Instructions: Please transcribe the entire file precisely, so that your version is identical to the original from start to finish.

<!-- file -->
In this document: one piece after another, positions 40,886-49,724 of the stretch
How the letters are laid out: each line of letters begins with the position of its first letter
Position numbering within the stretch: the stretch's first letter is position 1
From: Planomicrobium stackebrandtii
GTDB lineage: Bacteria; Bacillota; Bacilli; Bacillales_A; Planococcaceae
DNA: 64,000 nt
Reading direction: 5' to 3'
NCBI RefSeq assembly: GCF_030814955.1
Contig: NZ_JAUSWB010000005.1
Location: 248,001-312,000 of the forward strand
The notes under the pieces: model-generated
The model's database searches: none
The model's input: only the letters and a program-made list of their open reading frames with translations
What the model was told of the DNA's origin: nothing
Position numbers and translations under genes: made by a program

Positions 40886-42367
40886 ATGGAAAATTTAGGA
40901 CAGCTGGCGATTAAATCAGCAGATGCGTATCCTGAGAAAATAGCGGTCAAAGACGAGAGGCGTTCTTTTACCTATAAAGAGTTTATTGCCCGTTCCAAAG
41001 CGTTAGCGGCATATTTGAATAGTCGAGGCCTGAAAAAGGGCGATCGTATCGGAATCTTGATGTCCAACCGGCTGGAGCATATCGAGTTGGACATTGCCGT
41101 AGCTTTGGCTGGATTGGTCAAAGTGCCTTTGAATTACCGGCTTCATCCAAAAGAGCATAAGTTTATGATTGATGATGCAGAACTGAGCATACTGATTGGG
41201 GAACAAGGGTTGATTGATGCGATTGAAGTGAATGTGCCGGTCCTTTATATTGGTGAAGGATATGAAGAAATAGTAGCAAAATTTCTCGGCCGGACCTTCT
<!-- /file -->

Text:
In this document: one piece after another, positions 40,886-49,724 of the stretch
How the letters are laid out: each line of letters begins with the position of its first letter
Position numbering within the stretch: the stretch's first letter is position 1
From: Planomicrobium stackebrandtii
GTDB lineage: Bacteria; Bacillota; Bacilli; Bacillales_A; Planococcaceae
DNA: 64,000 nt
Reading direction: 5' to 3'
NCBI RefSeq assembly: GCF_030814955.1
Contig: NZ_JAUSWB010000005.1
Location: 248,001-312,000 of the forward strand
The notes under the pieces: model-generated
The model's database searches: none
The model's input: only the letters and a program-made list of their open reading frames with translations
What the model was told of the DNA's origin: nothing
Position numbers and translations under genes: made by a program

Positions 40886-42367
40886 ATGGAAAATTTAGGA
40901 CAGCTGGCGATTAAATCAGCAGATGCGTATCCTGAGAAAATAGCGGTCAAAGACGAGAGGCGTTCTTTTACCTATAAAGAGTTTATTGCCCGTTCCAAAG
41001 CGTTAGCGGCATATTTGAATAGTCGAGGCCTGAAAAAGGGCGATCGTATCGGAATCTTGATGTCCAACCGGCTGGAGCATATCGAGTTGGACATTGCCGT
41101 AGCTTTGGCTGGATTGGTCAAAGTGCCTTTGAATTACCGGCTTCATCCAAAAGAGCATAAGTTTATGATTGATGATGCAGAACTGAGCATACTGATTGGG
41201 GAACAAGGGTTGATTGATGCGATTGAAGTGAATGTGCCGGTCCTTTATATTGGTGAAGGATATGAAGAAATAGTAGCAAAATTTCTCGGCCGGACCTTCT